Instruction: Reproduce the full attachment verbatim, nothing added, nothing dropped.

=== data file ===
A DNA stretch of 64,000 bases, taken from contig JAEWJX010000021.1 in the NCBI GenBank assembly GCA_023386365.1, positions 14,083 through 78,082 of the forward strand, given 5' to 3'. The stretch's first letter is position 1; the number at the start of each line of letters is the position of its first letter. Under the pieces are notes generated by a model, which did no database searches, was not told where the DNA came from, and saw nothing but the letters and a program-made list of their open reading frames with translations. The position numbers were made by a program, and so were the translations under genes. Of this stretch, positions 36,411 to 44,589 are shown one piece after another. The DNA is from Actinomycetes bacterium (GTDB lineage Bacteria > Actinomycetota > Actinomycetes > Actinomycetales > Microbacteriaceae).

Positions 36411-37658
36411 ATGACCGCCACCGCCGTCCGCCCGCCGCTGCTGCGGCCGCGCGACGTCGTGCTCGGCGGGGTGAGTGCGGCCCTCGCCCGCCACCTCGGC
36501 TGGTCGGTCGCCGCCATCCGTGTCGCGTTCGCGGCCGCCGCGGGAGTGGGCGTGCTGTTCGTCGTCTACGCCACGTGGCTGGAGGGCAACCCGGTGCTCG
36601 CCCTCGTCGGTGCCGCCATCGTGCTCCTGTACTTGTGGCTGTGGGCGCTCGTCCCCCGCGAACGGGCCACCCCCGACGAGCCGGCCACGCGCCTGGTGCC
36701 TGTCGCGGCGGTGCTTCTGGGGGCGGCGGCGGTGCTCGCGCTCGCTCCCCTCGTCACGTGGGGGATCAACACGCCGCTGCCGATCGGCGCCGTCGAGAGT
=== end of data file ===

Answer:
A DNA stretch of 64,000 bases, taken from contig JAEWJX010000021.1 in the NCBI GenBank assembly GCA_023386365.1, positions 14,083 through 78,082 of the forward strand, given 5' to 3'. The stretch's first letter is position 1; the number at the start of each line of letters is the position of its first letter. Under the pieces are notes generated by a model, which did no database searches, was not told where the DNA came from, and saw nothing but the letters and a program-made list of their open reading frames with translations. The position numbers were made by a program, and so were the translations under genes. Of this stretch, positions 36,411 to 44,589 are shown one piece after another. The DNA is from Actinomycetes bacterium (GTDB lineage Bacteria > Actinomycetota > Actinomycetes > Actinomycetales > Microbacteriaceae).

Positions 36411-37658
36411 ATGACCGCCACCGCCGTCCGCCCGCCGCTGCTGCGGCCGCGCGACGTCGTGCTCGGCGGGGTGAGTGCGGCCCTCGCCCGCCACCTCGGC
36501 TGGTCGGTCGCCGCCATCCGTGTCGCGTTCGCGGCCGCCGCGGGAGTGGGCGTGCTGTTCGTCGTCTACGCCACGTGGCTGGAGGGCAACCCGGTGCTCG
36601 CCCTCGTCGGTGCCGCCATCGTGCTCCTGTACTTGTGGCTGTGGGCGCTCGTCCCCCGCGAACGGGCCACCCCCGACGAGCCGGCCACGCGCCTGGTGCC
36701 TGTCGCGGCGGTGCTTCTGGGGGCGGCGGCGGTGCTCGCGCTCGCTCCCCTCGTCACGTGGGGGATCAACACGCCGCTGCCGATCGGCGCCGTCGAGAGT